ent at the refusal even to look at the music,
id he abandoned orchestral writing.
Walmisley was one of the first English or-
inists of his day, and in a period of church
usic made memorable by the compositions of
'e^;ley and Goss, his best anthems and services
■e little, if at all, inferior to the compositions of
lese eminent men. As instances of fine writing
e may cite the Service in Bb, the Dublin
rize Anthem, his anthem ' If the Lord him-
ilf,' and the madrigal ' Sweet flowers,' a work
hich Mr. Henry Leslie's choir has done much
I popularise. His position at Cambridge no
)ubt acted prejudicially. A larger professional
:ea, <a closer neighbourhood with possible rivals,
ould have ensured a deeper cultivation of powers
hich bore fruit, but promised a still richer har-
3st. In general cultivation and knowledge of
usical history he was far in advance of most Eng-
sh musicians. He was one of the first to inau-
irate the useful system of musical lectures,

ustrated by practical examples. In a series of
ctures on the ' Else and Progress of the Piano-
irte,' he spoke incidentally of Sebastian Bach's
[ass in B minor as ' the greatest composition in
le world,' and prophesied that the publication of
le Cantatas (then in MS.) would show that his

lertion of Bach's supremacy was no paradox.

mav be said confidently that the number of
oglish musicians, who five-and-thirty years
;o were acquainted with any of E;ich's music
syond the 48 Preludes and Fugues, might be
lunted on the fingers, and Walmisley fearlessly
■eached to Cambridge men the same musical
DCtrine that Mendelssohn and Schumann en-
irced in Germany.

The volume of anthems and services published
y his father after the son's death are a first-class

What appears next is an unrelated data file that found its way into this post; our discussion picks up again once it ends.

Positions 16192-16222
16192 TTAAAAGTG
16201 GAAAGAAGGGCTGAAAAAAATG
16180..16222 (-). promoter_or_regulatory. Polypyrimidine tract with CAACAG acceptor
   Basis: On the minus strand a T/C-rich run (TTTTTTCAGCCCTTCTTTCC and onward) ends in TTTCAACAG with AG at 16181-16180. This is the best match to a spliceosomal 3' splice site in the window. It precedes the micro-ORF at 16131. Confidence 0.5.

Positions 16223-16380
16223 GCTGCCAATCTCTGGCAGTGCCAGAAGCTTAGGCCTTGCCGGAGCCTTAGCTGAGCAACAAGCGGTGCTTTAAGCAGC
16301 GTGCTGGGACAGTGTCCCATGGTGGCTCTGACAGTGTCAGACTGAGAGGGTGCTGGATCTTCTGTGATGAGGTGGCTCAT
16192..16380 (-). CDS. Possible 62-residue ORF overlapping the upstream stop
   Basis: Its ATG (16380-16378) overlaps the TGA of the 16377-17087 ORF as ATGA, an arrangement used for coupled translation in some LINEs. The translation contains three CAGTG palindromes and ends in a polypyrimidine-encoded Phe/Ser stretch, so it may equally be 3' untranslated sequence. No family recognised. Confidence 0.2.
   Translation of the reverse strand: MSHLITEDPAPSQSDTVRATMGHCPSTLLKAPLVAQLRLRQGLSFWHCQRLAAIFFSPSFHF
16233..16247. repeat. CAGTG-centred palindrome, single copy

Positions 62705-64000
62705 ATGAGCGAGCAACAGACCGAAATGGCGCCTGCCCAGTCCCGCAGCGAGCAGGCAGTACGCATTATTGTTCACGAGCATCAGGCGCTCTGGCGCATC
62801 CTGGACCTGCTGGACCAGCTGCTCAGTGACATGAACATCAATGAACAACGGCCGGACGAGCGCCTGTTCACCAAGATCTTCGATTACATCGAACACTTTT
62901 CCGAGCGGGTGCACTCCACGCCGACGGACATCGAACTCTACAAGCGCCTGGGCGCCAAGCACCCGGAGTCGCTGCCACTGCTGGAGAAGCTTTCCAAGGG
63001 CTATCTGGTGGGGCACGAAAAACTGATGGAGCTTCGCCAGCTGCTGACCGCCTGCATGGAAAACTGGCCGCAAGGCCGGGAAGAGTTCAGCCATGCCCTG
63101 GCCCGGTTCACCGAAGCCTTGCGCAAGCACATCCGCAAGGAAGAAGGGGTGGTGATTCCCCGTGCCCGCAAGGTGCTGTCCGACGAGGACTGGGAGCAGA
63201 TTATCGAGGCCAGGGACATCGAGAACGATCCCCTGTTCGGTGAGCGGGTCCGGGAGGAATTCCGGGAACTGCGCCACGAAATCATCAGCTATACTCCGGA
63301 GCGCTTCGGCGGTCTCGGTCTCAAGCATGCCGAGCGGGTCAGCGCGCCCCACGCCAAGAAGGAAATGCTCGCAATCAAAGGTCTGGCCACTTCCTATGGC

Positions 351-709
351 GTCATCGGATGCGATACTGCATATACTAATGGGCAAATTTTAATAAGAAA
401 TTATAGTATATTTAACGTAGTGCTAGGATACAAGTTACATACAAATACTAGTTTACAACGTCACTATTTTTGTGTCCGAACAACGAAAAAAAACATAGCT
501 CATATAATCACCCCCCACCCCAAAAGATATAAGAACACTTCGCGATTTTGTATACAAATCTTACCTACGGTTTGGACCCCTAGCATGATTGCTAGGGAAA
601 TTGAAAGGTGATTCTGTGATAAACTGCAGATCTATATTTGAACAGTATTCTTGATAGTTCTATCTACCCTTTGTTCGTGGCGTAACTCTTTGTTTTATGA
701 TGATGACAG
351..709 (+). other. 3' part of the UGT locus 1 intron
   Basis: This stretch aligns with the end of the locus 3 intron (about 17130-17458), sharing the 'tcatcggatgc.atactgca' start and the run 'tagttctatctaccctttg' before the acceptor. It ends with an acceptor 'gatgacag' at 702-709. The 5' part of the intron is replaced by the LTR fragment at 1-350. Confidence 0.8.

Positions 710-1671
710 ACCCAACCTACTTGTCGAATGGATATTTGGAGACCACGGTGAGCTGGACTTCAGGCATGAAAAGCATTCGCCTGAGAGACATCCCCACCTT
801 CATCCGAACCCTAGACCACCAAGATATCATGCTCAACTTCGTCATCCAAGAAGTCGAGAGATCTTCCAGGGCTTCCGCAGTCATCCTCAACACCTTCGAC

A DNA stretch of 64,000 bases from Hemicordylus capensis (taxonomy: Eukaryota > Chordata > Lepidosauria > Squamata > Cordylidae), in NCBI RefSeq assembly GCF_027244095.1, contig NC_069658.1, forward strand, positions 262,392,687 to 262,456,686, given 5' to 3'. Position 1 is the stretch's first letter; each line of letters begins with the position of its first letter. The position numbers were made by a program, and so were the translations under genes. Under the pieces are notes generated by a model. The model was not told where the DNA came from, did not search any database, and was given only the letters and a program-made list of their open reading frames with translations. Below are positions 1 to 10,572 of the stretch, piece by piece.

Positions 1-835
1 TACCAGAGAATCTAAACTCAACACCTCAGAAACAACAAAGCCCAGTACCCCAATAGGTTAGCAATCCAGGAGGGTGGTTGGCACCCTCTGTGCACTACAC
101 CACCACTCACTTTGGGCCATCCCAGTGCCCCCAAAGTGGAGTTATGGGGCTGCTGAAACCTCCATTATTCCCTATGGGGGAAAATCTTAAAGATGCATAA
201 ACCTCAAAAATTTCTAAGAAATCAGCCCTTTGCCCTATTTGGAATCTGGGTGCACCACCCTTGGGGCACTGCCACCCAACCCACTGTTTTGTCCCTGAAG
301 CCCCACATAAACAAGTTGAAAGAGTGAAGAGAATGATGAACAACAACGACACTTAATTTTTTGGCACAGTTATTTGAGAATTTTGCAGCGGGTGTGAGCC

srtificateof sound musicianship. Amongst his un-
nblished manuscripts are some charming duets
ir pianoforte and oboe, written for Alfred Pol-
ick, a Cambridge undergraduate, whose remark-
ile oboe-playing Walmisley much admired. To
lis day Walinisley's reputation as an artist is a
"adition loyally upheld in Trinity College ; and
one that heard him accompany the services in
lapel can wonder at the belief of Cambridge
■ len that as a cathedral organist he has been
vcelled by none.

understand the force of this we should remember that
^aohn's Symphony in C minor, with which lie made his
but at the Philharmonic in 1829, though known as 'Xo. ],' is
illT his 13th, and is so inscribed on the autograph. HadWalmis-
' .- been aware that Mendelssohn was merely giving his friend the
vice which he had strictly followed himself, the momentary dis-
pointment might have been succeeded by a new turn given to his



His published works in the Catalogue of the
British Museum are as follows : —

Song, When nightly my wild harp I bring, lS3o(?). Ode at the In-
stallation of the Duke of Northumberland as Chancellor, 1842.
Chants and Responses in use at King's, Trinity, and St. John's Col-
leges, Cambridge, 1^5. Three anthems arranged from Ilumrael's
3Iasses, 1S40. Ode at the installation of Trince Albert as Chancellor,
1S49. Attwood's Cathedral Music: 4 services, 8 anthems, etc., ar-
ranged by T. A. Walmisley, 3852. Two trios for trebles— 1. The ap-
proach of May . 2. The mermaid, 18.52. Choral hymn, 4 v. and orgaa,
1S53. Four songs— 1. Gay festive garments ; 2. Sing to me then ;
3. Farewell, sweet flowers : 4. The sweet spring day, 1854. Cambria,
1857. Cathedral Music, edited by T. F. Walmisley, is57. Song, There
is a voice, 18oS. [A.D.C.]

WALOND, William, Mus, Bac, was ad-
mitted to the privileges of the University of
Oxford June 25, 1757, being described as
' organorum pulsator ' (whence we may suppose
him to have been organist or assistant organist
of one of the churches or colleges at Oxford),
and on July 5 following took his degree as of
Christ Church. About 1759 he published his
setting of Pope's Ode on St. Cecilia's Day, be-
lieved to be the only setting of that poem in its

Online LibraryGeorge GroveA dictionary of music and musicians (A.D. 1450-1889) by eminent writers, English and foreign : with illustrations and woodcuts (Volume 4) → online text (page 90 of 194)